Towards the end of 2020, a Digicert team headed up by Dean Coclin, Senior Director of Business Development and Avesta Hojjati, Head of R&D gathered to debate the direction that the cyber security market might take in 2021. The following is a summary of the resulting predictions.
1. Social engineered attacks will get more complex
According to Verizon’s Data Breach Investigations Report for 2020, social engineering is a top attack vector for hackers, and the team expects threat actors to leverage current events to unprecedented levels. Various factors should be considered.
Unemployment fraud: With unemployment fraud at an all-time high, an even larger increase in 2021 could be expected, as pandemic-focused unemployment programmes from governments have lowered the barriers to collecting benefits, and security methods have not been able to keep up. The team suggests that if we see additional stimulus funding from governments to provide relief for the effects of the pandemic, this will only make this a richer channel for fraudsters.
Covid-19: Digicert believes that free Covid-19 tests will be leveraged heavily by threat actors in the New Year. Scammers will utilise social engineering to dupe users into providing a mailing address, phone number and credit card number with a promise to charge 25 cents to verify their information and qualify for a free Covid-19 testing offer.
More COVID: Additionally, they anticipate the offer of fake, “government-approved” cutting edge technologies to fight Covid and take the temperature of those in proximity will trick users into downloading malicious apps on their smart devices that can be leveraged for nefarious activities by threat actors.
2. The “New Normal” will be under attack
The predictions suggest that individuals and businesses alike will adjust to a new normal sometime in 2021, and that this new normal will result in an increase of travel, a reduction in unemployment, and a transition for workers to return to the office, leading to threat actors’ attacks in various areas:
Back to the office: As workers return to the office, there will be a steady crescendo of applications offered by threat actors with the promise of increased productivity tools to ease the transition to the office. Tools such as apps that provide ambient sounds will be leveraged in these attacks. Expect new attack vectors to emerge not only for social engineering, but also attacks targeting common home devices that are used at home for workers splitting time working at home and the office that can be used to compromise an individual and allow for lateral movement into a business. Workers splitting time between the home and the office will only exasperate this transition period, causing confusion and an increase in security risk for business.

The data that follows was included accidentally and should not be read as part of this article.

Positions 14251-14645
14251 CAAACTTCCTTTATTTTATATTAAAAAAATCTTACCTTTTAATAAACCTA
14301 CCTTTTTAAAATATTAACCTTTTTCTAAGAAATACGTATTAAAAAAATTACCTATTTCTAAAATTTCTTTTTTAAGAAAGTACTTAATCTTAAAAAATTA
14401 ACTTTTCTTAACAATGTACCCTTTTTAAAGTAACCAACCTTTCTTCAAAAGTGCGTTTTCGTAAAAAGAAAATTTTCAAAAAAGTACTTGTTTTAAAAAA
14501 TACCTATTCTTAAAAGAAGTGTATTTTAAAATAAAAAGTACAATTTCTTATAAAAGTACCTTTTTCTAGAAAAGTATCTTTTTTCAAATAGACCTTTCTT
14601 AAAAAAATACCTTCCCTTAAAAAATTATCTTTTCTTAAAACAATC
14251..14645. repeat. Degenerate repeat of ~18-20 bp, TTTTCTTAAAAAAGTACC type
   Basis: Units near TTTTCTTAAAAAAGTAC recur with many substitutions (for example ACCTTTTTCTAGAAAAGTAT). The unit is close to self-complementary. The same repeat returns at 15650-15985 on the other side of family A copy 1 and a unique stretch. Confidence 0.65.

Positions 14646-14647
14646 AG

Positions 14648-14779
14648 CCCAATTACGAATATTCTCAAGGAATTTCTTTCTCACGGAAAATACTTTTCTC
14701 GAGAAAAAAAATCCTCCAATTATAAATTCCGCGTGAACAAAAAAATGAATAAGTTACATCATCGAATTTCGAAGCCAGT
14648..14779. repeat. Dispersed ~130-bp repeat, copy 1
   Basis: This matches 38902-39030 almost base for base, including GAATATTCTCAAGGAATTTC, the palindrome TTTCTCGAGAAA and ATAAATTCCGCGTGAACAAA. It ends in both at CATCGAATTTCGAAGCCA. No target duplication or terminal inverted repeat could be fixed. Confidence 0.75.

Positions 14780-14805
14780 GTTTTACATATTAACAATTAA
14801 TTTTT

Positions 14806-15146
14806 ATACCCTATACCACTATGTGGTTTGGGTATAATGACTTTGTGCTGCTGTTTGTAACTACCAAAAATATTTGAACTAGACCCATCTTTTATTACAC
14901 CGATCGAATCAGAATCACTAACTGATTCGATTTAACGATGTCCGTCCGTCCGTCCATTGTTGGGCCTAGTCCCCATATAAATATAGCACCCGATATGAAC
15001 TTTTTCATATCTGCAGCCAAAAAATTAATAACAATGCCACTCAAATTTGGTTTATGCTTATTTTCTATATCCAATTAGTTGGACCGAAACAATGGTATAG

Data breach news: It is also anticipated that news of data breaches will increase in 2021 as the public learns of exploits on companies that haven’t done a good job securing their remote workforce.
3. 2021 will bring increased focus on automation and efficiency solutions in the security market
As organisations work to keep the lights on and scrutinise the bottom line, the team suggests that there will be a resulting push for efficiency in security technologies.
Security teams will be asked to do more with even fewer resources. 2021 will bring an emphasis on technologies that allow organisations to do more with less, and automation will play a significant role in terms of security innovation in the New Year. According to a 2020 SANS Automation and Integration Survey, 12% of respondents had no security automation in 2019. In 2020, that dropped to 5%. Digicert predicts the level of automation in 2021 will increase exponentially.
A consolidation of security vendors will take place in 2021 as businesses look to reduce the number of vendors within their environments. Trusted vendors with leading global technology and local resources where their customers live will be valued, as will be their emphasis on automation of security tasks.
As security investments focus on immediate value, the team at Digicert predicts that Quantum Computing will continue to move forward. We will see the effect of Moore’s law on Quantum Computing. As Quantum Computing allows for tasks to be more efficient, organisations will prioritise its continued development. Improvements and efficiency are recession-resistant.
4. Staying safe online: Finally the team concludes that identity and consumer accountability of their permissions and controls over their data will lead to a new interest in how to stay safe online and with connected devices. Concerns over contact tracing and other government invasions of personal privacy could lead to a new desire by the public for ways to identify organisations with which they connect online and for better assurances of the security of the connected devices in their everyday lives, including connected cars, homes, buildings, websites, emails, etc.